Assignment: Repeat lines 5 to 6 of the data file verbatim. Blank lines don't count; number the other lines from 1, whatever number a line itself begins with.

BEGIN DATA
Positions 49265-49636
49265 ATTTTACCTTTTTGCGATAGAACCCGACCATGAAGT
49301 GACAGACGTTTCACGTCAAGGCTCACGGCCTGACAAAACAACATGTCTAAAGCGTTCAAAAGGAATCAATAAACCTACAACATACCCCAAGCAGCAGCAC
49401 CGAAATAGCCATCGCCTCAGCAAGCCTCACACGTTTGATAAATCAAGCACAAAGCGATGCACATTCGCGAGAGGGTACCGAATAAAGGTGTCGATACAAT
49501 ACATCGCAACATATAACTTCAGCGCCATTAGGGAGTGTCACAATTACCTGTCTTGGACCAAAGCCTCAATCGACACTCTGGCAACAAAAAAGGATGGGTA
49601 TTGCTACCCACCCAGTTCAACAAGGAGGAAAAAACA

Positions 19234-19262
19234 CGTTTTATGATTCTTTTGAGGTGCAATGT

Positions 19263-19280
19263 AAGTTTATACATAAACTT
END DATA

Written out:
49501 ACATCGCAACATATAACTTCAGCGCCATTAGGGAGTGTCACAATTACCTGTCTTGGACCAAAGCCTCAATCGACACTCTGGCAACAAAAAAGGATGGGTA
49601 TTGCTACCCACCCAGTTCAACAAGGAGGAAAAAACA